Upcoming series: Bloodletting & Miraculous Cures

From a media release:

Shaftesbury Films’ Drama Series Bloodletting & Miraculous Cures Gets Greenlit by The Movie Network and Movie Central

  • Eight part series based on Vincent Lam’s award-winning novel

Shaftesbury Films announced today that Bloodletting & Miraculous Cures, a one-hour drama series based on the Scotiabank Giller Award-winning novel by Vincent Lam, has been ordered by Astral Media’s The Movie Network and Corus Entertainment’s Movie Central. The eight-part series will begin production later this year.

“It is quite amazing, and wonderfully surreal, to watch as the characters and drama of my first book find their way onto the screen,” said Vincent Lam, author of Bloodletting & Miraculous Cures. “I wrote Bloodletting & Miraculous Cures because I felt the stories were human, and I wanted to communicate a particular truth about doctors, patients, and the act of caring, to readers. Now, I’m happy that this can be shared with an even broader audience. I am thrilled with the level of enthusiasm and energy that all of the artistic and broadcast partners have brought to this project. It will be a unique pleasure for me to see this book brought to viewers.”

“We are delighted to bring this internationally acclaimed novel to television with our partners at The Movie Network and Movie Central. Vincent Lam is a phenomenal writer and Jason Sherman has done an extraordinary job with the adaptation for pay TV. This is like no other medical drama brought to television,” said Christina Jennings, Chairman and CEO, Shaftesbury Films.

“The Movie Network has been thrilled to be on board with Bloodletting & Miraculous Cures from the beginning. We’re very excited to now greenlight the production of this innovative eight-part series which has the potential to represent what pay-TV does best: intelligent, engaging and unexpected; ideally, all the best qualities of Vincent Lam’s book,” said Michelle Marion, Director, Canadian Independent Production, The Movie Network. “We are thrilled to be working with Movie Central and the Shaftesbury team again – our partners on four seasons of the award-winning original series ReGenesis.”

“It is gratifying to work again with the gifted creative team that brought us ReGenesis,” said Erica Benson, Vice President, Programming, Movie Central. “Vincent Lam’s book is going to translate to riveting dramatic television and we look forward to bringing our audiences another stellar Canadian pay television series.”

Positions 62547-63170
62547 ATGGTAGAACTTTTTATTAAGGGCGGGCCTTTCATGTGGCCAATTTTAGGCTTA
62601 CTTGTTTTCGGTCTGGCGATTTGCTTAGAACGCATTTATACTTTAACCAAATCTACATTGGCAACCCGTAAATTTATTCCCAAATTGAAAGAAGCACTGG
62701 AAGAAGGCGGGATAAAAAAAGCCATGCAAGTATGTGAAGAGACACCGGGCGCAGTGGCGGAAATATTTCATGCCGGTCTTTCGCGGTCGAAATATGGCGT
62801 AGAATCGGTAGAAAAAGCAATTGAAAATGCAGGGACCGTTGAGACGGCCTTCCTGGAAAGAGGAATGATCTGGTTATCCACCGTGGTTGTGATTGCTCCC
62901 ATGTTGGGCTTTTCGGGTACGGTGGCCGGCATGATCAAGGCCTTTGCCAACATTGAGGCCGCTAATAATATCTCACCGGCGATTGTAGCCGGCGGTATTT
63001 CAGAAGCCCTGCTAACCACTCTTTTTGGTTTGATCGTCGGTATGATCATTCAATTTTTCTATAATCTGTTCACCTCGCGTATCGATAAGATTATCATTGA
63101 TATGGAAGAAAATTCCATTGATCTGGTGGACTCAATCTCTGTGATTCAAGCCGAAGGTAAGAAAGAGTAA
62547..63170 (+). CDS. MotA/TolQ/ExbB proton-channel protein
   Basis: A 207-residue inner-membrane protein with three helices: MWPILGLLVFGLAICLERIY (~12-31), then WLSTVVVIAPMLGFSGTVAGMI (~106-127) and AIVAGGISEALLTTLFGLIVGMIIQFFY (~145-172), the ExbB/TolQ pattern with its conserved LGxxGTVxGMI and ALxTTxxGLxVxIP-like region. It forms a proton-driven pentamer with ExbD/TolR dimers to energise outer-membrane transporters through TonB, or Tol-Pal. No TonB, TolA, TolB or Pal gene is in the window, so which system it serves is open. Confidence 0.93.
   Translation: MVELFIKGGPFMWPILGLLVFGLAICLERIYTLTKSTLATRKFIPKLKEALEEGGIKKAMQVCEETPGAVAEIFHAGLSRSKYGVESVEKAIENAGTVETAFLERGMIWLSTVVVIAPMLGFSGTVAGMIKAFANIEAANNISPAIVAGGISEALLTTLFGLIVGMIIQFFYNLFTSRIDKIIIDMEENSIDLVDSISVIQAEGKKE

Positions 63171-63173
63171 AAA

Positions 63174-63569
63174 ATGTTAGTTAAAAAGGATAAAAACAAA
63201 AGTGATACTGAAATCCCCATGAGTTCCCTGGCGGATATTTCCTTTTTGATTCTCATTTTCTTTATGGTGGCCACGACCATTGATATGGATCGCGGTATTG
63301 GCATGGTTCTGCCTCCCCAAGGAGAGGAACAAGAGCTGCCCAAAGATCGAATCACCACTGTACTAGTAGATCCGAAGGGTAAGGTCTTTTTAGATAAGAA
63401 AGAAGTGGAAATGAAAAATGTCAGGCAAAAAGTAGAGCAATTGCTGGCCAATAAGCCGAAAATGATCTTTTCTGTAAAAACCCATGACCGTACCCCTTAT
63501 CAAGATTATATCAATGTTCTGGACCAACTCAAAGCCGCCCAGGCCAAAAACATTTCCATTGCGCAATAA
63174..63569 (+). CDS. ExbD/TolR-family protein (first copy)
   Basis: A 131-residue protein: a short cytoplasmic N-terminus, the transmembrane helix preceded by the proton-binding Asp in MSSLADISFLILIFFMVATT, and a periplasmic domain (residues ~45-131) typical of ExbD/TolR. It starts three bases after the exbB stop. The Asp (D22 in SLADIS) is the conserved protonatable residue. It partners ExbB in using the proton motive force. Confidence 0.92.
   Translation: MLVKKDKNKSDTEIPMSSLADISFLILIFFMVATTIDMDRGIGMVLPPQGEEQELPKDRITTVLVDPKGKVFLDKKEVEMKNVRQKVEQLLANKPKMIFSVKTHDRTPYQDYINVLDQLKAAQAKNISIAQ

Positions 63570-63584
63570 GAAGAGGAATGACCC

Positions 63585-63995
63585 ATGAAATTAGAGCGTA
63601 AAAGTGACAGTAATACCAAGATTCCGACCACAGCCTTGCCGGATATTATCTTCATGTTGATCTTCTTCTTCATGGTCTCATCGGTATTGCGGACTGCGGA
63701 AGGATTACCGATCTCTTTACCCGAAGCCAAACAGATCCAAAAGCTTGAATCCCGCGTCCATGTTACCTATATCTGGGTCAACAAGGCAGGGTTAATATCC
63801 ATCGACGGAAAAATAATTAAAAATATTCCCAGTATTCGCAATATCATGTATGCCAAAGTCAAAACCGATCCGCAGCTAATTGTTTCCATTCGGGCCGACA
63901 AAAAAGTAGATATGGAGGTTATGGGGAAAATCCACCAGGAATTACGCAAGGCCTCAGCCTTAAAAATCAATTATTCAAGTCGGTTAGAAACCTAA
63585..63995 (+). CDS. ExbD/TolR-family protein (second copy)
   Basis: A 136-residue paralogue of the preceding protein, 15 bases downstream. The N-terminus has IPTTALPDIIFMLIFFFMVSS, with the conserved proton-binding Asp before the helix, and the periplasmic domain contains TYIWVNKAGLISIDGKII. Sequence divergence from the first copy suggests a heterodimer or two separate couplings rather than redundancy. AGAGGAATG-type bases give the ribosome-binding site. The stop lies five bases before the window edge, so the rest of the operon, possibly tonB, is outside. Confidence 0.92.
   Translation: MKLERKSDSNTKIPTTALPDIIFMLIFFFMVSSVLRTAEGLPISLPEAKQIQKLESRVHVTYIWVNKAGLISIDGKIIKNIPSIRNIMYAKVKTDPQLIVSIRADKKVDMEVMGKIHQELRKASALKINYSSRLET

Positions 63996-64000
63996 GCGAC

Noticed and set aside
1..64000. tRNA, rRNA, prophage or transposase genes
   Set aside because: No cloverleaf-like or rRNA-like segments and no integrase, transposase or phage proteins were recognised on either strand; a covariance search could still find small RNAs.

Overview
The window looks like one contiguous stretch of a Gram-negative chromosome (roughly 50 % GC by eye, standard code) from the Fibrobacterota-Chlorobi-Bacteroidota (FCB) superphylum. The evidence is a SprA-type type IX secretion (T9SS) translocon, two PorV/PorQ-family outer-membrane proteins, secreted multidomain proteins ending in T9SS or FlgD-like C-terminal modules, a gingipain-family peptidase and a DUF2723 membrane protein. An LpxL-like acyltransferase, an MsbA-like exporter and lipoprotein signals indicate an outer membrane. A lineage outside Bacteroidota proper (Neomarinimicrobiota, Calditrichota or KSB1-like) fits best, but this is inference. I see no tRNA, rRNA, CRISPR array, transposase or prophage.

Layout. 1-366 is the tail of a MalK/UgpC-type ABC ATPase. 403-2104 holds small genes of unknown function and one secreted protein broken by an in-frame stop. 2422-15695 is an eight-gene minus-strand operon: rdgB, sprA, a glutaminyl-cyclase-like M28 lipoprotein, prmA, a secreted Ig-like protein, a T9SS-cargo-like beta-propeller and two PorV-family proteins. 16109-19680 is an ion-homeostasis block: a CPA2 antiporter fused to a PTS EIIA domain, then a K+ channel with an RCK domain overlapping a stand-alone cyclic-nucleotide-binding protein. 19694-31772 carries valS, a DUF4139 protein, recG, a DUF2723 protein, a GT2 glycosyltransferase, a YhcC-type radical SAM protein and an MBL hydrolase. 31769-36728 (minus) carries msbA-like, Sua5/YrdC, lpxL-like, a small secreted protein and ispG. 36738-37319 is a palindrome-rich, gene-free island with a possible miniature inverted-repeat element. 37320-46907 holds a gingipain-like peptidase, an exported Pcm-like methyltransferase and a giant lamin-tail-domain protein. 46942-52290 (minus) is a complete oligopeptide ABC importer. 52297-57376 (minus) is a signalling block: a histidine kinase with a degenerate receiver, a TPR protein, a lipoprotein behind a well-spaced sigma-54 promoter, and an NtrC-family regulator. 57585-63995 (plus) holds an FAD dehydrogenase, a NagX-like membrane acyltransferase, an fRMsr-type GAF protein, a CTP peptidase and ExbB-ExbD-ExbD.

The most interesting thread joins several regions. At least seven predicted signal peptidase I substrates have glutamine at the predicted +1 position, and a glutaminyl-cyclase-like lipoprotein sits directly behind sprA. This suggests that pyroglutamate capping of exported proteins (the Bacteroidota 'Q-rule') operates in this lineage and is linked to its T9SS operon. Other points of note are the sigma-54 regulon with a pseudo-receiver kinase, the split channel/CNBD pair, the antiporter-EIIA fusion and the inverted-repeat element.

Based on the lauded short story collection, Bloodletting & Miraculous Cures follows a group of conflicted young doctors – at war with each other and, at times, their patients. The series centres on four main characters, from medical school through their internships and on to their years as emergency room doctors. Their stories reveal that there are no miracles in hospitals; just plenty of hard work, second guessing, fear, hope, pain, mistakes – and the occasional triumph.

Award-winning writer Jason Sherman (ReGenesis, Murdoch Mysteries) is developing and writing the series. Bloodletting & Miraculous Cures is produced in association with Astral Media’s The Movie Network and Movie Central, a Corus Entertainment Company. The series is developed with the participation of Astral Media’s The Movie Network.


12 thoughts on “Upcoming series: Bloodletting & Miraculous Cures”

  1. You know what? For the purposes of a clear press release? Really there isn’t.
    If I was writing that press release I would have written it the same way. Because it’s not as cut and dried as you suggest, either. The stories are all episodic, very much like a TV show, very unlike a novel. Do you say that? Nah, probably not in a 250 word press release. But — the stories all connect, and use many of the same characters. The overall effect is very novelistic. Can you say that in 250 words? Probably not. So is more like Short stories — where people are going to assume it’s more like an anthology series with different characters and storylines, or more like a novel?

    It’s definitely more like a novel.

    “There is a difference.”

    Not an important one. And not for the purposes of the release, or to clearly communicate the intent to someone who hasn’t read the book or isn’t familiar with the form of an interconnected series of short stories.

    If you’ve read the book, you can make the leap.

    I just don’t know why you’d feel the need to be so arch about it.

  2. Oh, and by the way, Iden, the person running the site is repurposing that press release. She didn’t write it.

    There is a difference.

  3. I don’t know why you’re beating up on the dude. He is right it is not a novel than those collections of Kinsella short stories “Moccassin Telegraph” etc. It is great work but it is distinctly different than a novel. Why are you being so pissy about it?

  4. Because the original comment was pissy. And like a lot of internet snark, it’s founded on a false sense of intellectual superiority. Who gives a shit if it’s a novel or a linked series of short stories? Showing you’re smarter than the press release is one thing. Being wrong is another. You snark, be tough enough to take the contrary opinion.